Europe's Best Hotels
Courtesy of Villa San Michele
Imagine a room with a view and a decadent dinner worthy of the local duke. If that’s your ultimate European experience, then consider the 400-year-old Hôtel Château Eza, in the French Riviera. The 11-room coastal château, which is located next to the ancient rock walls of a medieval village, once belonged to a prince—and it’s now home to a Michelin-starred chef.
That winning combination of a stellar location and world-class dining is surely one reason the Hôtel Château Eza was voted one of the best hotels in Europe, according to Travel + Leisure readers in the annual World’s Best Awards survey. Other winning hotels range from a Renaissance villa to a recently renovated property with panoramic lakeside vistas. All together, the top 20 hotels are a veritable wish list for Europhiles.
Americans are doing more than wishing about travel to Europe this year, however. In a recent TripAdvisor survey, 51 percent of U.S. respondents said they plan to visit the Continent this summer, up from 42 percent last year. And according to the American Society of Travel Agents, Americans’ favorite European destinations are still the classics: London, Paris, and Rome, with Italy ranking as the favorite country.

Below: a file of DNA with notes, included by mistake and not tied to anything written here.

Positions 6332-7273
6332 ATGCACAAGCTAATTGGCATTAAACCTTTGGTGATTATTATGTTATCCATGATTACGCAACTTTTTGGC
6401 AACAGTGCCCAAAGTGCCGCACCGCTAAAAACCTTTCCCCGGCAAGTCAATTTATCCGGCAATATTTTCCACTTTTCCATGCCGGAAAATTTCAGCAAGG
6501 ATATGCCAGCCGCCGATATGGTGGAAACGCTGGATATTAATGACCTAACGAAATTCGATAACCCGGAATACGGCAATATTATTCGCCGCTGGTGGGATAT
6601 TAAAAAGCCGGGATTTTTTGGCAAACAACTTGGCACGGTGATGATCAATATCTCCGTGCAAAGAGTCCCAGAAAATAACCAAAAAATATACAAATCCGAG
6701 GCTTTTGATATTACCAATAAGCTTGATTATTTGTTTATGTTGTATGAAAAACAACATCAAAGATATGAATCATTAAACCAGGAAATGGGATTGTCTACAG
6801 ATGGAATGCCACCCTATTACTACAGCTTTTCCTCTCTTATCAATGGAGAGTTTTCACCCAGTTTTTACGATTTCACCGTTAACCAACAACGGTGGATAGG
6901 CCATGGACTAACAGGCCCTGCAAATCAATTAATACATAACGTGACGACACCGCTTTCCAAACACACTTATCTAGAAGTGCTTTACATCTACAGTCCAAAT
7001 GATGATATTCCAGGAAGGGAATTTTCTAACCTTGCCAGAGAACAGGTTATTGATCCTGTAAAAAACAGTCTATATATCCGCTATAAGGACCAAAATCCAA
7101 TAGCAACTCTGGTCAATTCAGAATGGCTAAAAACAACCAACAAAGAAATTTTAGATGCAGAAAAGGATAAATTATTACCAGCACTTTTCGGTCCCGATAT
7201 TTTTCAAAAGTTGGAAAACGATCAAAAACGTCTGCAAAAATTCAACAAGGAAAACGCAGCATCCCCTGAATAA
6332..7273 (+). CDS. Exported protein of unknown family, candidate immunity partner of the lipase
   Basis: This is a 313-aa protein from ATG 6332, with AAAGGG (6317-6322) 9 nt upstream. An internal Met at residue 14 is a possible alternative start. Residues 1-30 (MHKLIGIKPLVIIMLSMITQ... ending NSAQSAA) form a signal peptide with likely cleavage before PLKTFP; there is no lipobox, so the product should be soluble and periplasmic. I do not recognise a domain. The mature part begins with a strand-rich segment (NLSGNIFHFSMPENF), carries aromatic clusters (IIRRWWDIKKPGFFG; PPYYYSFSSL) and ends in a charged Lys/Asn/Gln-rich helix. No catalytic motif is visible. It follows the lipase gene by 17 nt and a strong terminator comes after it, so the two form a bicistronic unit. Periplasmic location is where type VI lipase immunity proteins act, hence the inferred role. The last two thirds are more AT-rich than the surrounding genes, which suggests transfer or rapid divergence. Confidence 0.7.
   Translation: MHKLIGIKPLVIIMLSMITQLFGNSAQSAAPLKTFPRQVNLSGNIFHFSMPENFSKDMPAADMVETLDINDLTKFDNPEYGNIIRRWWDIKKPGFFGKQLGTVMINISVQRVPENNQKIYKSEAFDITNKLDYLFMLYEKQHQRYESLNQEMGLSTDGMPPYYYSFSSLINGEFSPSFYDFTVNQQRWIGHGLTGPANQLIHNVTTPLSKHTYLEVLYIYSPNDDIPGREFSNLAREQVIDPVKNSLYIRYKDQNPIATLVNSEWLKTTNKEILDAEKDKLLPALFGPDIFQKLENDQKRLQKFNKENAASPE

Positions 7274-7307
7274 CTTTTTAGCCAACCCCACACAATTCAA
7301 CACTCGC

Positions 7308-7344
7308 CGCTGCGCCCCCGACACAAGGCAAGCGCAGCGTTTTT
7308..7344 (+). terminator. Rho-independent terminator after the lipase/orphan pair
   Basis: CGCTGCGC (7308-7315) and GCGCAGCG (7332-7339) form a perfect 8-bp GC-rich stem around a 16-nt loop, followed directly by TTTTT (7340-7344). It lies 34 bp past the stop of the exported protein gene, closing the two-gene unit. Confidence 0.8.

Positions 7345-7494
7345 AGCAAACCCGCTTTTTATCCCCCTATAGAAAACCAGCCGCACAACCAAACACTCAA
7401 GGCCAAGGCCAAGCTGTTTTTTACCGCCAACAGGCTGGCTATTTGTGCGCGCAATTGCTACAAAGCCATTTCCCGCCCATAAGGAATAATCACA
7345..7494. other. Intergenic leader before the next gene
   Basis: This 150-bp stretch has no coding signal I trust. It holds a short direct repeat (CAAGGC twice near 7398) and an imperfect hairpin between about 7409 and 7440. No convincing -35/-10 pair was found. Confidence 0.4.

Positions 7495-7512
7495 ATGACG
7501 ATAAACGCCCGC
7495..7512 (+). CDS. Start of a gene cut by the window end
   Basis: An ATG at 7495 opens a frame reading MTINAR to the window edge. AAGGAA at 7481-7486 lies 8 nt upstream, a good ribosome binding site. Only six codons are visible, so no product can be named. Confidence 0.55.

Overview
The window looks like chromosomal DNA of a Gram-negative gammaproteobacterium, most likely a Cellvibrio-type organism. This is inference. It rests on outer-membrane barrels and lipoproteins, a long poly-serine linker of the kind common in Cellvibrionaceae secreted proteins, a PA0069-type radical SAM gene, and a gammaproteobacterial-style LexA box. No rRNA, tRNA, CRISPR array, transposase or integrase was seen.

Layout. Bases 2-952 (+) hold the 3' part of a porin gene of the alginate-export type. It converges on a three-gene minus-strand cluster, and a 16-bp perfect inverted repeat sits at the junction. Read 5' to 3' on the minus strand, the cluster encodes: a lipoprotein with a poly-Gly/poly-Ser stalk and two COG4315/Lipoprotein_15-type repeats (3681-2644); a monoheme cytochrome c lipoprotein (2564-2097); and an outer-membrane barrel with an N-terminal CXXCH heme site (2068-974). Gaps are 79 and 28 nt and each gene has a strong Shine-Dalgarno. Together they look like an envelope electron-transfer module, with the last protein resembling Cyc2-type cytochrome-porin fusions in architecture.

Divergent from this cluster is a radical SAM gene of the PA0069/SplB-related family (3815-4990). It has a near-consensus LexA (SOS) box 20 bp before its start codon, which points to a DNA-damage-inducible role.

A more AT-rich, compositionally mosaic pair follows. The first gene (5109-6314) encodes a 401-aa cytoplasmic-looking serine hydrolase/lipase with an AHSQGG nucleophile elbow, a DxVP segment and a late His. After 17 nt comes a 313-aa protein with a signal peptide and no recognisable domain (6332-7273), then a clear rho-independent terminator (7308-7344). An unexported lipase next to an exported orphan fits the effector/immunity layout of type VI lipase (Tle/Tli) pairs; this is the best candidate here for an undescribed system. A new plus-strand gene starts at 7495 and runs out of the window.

Travel+Leisure readers agree: in the list of the best hotels in Europe, Italy and France rise to the top—both destinations have six winners each. In Italy, the Amalfi Coast stole the show. Ranked No. 3 is Le Sirenuse, a restored villa in Positano once frequented by John Steinbeck; now the 63-room hotel has a Champagne-and-oyster bar and a small fleet of boats at the ready for sightseeing.
Not all of Europe’s best hotels come with Le Sirenuse’s $680 per night room rate. The Four Seasons Hotel Dublin—with English country accents in oversize rooms—offers rates starting at $233 a night.
While Ireland is generally a good deal (as are Spain and Greece), you’ll also find some great values in France. The highest-ranking affordable hotel in Europe is the Domaine des Hauts de Loire, a 19th-century hunting lodge on 178 forested acres; it’s less than $250 a night, which means you’ll want to splurge on hotel-arranged hot-air balloon rides and tours of neighboring châteaux.
But which European hotel is ranked No. 1? Read on for the winners.